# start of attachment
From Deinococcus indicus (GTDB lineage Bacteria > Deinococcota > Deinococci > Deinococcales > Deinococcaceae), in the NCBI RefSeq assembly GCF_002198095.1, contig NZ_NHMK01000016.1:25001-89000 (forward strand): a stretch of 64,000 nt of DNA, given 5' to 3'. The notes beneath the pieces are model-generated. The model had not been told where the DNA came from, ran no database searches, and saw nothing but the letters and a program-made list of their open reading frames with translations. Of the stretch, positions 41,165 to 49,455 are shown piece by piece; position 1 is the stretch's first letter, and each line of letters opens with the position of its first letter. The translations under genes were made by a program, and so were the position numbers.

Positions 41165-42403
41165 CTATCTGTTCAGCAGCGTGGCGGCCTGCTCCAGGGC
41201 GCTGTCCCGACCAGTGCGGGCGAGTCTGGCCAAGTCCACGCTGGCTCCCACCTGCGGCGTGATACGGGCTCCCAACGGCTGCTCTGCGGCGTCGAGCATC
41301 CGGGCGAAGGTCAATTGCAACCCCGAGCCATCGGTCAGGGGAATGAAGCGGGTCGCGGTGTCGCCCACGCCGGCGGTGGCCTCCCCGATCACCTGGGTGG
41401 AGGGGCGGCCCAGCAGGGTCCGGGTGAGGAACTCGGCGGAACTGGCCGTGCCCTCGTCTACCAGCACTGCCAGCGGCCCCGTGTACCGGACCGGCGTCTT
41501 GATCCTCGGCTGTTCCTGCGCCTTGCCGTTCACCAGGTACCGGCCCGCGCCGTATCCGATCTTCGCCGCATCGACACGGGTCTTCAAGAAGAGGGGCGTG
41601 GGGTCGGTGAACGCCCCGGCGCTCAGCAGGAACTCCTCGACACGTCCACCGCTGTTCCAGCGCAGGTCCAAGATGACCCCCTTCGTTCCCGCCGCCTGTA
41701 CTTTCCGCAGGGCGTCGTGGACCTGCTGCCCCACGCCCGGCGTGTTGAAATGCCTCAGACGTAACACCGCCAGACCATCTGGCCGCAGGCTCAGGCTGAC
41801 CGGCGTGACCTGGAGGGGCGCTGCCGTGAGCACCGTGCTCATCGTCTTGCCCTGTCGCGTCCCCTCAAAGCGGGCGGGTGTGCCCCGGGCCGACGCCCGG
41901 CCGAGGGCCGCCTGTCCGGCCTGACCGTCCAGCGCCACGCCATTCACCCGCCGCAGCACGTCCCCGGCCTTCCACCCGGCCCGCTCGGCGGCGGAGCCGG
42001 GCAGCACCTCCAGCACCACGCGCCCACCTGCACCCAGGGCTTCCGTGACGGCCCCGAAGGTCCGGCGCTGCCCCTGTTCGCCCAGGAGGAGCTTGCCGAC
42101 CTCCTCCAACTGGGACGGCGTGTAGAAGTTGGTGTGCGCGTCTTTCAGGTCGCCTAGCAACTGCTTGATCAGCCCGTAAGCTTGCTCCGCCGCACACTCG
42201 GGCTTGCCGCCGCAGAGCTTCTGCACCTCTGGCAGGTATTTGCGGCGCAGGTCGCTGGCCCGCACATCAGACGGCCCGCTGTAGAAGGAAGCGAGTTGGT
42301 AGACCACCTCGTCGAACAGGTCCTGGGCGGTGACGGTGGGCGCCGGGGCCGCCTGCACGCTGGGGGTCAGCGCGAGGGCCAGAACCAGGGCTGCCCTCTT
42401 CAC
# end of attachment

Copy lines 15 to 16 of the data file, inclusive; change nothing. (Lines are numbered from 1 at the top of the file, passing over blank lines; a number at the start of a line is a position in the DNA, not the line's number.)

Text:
42301 AGACCACCTCGTCGAACAGGTCCTGGGCGGTGACGGTGGGCGCCGGGGCCGCCTGCACGCTGGGGGTCAGCGCGAGGGCCAGAACCAGGGCTGCCCTCTT
42401 CAC